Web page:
Breast magnetic resonance imaging (MRI) is an imaging test that creates detailed pictures of the inside of the breasts without the utilization of ionizing radiation. MRI of the breast is not a replacement for mammography or ultrasound imaging but rather a supplemental tool that has many important uses, including:
- Screening in women at high risk for breast cancer — MRI may be an appropriate tool to screen for breast cancer in women at high risk for breast cancer, typically because of a strong family history. A strong family history is usually a mother or sister who has had breast cancer before age 50. It also can be aunts or cousins, including those on the father’s side. Your surgeon or primary care doctor can look at your family history and determine if screening MRI may be appropriate for you.
- Determining the extent of cancer after a new diagnosis of breast cancer — After being diagnosed with breast cancer, a breast MRI may be performed to determine several things including how large the cancer is and whether it involves the underlying muscle. If also can help determine if there are other cancers in the same breast and whether there is an unsuspected cancer in the opposite breast. MRI can help detect if there are any abnormally large lymph nodes in the armpit, which can be a sign the cancer has spread to that site.
- Further evaluating hard-to-assess abnormalities seen on mammography— Sometimes an abnormality seen on a mammogram cannot be adequately evaluated by additional mammography and ultrasound alone. In these rare cases, MRI can be used to definitively determine if the abnormality needs biopsy or can safely be left alone.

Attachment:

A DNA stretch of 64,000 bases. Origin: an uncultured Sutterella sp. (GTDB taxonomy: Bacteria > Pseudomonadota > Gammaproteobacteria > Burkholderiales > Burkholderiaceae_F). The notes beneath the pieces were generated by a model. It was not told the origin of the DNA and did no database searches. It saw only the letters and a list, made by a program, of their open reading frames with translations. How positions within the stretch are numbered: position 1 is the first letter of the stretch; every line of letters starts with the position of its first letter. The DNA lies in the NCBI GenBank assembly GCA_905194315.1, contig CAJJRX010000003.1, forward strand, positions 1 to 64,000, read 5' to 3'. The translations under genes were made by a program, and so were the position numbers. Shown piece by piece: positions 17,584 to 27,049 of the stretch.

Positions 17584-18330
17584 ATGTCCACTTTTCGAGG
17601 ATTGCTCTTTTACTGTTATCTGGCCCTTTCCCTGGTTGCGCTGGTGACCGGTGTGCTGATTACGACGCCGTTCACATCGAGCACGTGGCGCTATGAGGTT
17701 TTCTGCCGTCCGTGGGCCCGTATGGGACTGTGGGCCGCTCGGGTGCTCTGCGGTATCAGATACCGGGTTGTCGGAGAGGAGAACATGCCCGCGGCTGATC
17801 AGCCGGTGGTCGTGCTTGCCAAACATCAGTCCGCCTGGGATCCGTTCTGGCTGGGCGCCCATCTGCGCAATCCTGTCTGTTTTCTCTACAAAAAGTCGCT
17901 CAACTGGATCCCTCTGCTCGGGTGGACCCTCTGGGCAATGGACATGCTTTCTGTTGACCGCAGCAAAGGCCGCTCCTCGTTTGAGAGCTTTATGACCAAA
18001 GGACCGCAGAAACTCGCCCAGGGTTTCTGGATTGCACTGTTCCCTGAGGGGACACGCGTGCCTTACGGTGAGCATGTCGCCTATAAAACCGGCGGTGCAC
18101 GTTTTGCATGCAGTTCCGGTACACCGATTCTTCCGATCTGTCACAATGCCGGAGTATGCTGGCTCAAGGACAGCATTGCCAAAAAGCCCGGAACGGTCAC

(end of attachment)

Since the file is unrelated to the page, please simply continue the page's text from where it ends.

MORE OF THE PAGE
- Evaluating lumpectomy sites in the years following breast cancer treatment —Scarring and recurrent cancer can look identical on mammography and ultrasound. If there is a change in a lumpectomy scar by either mammography or on a physical exam, MRI can help determine whether the change is normal maturation of the scar or a recurrence of the cancer.
- Following chemotherapy treatment in patients getting neoadjuvant chemotherapy —In some cases, breast cancer will be treated with chemotherapy before it has been removed by surgery. This is called neoadjuvant chemotherapy. In these cases, MRI is often used to monitor how well the chemotherapy is working and to reevaluate the amount of tumor still present before the surgery is performed.
- Evaluating breast implants— MRI is the best test for determining whether silicone implants have ruptured.
Benefits of Breast MRI
MRI is a non-invasive imaging technique that does not involve exposure to ionizing radiation. MRI has proven valuable in detecting and staging breast cancer, particularly when other imaging studies (mammography, ultrasound, etc.) fail to provide adequate information. The technology as an addition to mammography has been shown to be useful in evaluating women at high risk for breast cancer.
MRI can successfully image the dense breast tissue common in younger women, and it can successfully image breast implants. Both of these are difficult to image using traditional mammography.
If a suspicious lesion is seen with MRI only, MRI can provide guidance for biopsy. The contrast material used in MRI exams is less likely to produce an allergic reaction than the iodine-based contrast materials used for conventional x-rays and CT scanning.
Talk with your doctor about your breast cancer risk and screening test(s) that are right for you.
Breast MRI is available at the Baptist Hospital Towers location at 1717 N. E Street, Pensacola, FL.